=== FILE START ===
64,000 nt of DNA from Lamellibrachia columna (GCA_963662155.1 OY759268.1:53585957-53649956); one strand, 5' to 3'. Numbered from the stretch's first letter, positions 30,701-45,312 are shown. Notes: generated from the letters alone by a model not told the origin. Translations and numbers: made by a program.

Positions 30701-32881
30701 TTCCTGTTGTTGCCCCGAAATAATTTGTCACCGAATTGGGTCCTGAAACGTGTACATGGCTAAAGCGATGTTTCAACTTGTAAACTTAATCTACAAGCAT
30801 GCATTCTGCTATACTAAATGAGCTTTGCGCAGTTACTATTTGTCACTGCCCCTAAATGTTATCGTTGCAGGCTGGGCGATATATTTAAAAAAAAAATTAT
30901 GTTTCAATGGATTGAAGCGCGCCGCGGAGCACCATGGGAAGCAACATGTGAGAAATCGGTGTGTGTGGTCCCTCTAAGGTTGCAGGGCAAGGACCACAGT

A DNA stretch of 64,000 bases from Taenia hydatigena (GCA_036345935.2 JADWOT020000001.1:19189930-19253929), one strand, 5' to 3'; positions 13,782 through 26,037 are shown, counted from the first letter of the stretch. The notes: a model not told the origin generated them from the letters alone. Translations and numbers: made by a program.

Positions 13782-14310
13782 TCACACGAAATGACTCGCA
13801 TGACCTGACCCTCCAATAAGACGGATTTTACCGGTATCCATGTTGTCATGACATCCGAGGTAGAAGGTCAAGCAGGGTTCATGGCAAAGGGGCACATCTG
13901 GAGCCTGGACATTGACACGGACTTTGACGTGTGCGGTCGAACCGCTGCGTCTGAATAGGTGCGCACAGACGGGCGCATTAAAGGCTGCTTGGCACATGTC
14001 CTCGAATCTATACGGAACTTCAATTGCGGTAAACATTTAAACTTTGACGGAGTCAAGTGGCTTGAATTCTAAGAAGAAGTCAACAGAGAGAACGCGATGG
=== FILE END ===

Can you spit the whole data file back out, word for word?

64,000 nt of DNA from Lamellibrachia columna (GCA_963662155.1 OY759268.1:53585957-53649956); one strand, 5' to 3'. Numbered from the stretch's first letter, positions 30,701-45,312 are shown. Notes: generated from the letters alone by a model not told the origin. Translations and numbers: made by a program.

Positions 30701-32881
30701 TTCCTGTTGTTGCCCCGAAATAATTTGTCACCGAATTGGGTCCTGAAACGTGTACATGGCTAAAGCGATGTTTCAACTTGTAAACTTAATCTACAAGCAT
30801 GCATTCTGCTATACTAAATGAGCTTTGCGCAGTTACTATTTGTCACTGCCCCTAAATGTTATCGTTGCAGGCTGGGCGATATATTTAAAAAAAAAATTAT
30901 GTTTCAATGGATTGAAGCGCGCCGCGGAGCACCATGGGAAGCAACATGTGAGAAATCGGTGTGTGTGGTCCCTCTAAGGTTGCAGGGCAAGGACCACAGT

A DNA stretch of 64,000 bases from Taenia hydatigena (GCA_036345935.2 JADWOT020000001.1:19189930-19253929), one strand, 5' to 3'; positions 13,782 through 26,037 are shown, counted from the first letter of the stretch. The notes: a model not told the origin generated them from the letters alone. Translations and numbers: made by a program.

Positions 13782-14310
13782 TCACACGAAATGACTCGCA
13801 TGACCTGACCCTCCAATAAGACGGATTTTACCGGTATCCATGTTGTCATGACATCCGAGGTAGAAGGTCAAGCAGGGTTCATGGCAAAGGGGCACATCTG
13901 GAGCCTGGACATTGACACGGACTTTGACGTGTGCGGTCGAACCGCTGCGTCTGAATAGGTGCGCACAGACGGGCGCATTAAAGGCTGCTTGGCACATGTC
14001 CTCGAATCTATACGGAACTTCAATTGCGGTAAACATTTAAACTTTGACGGAGTCAAGTGGCTTGAATTCTAAGAAGAAGTCAACAGAGAGAACGCGATGG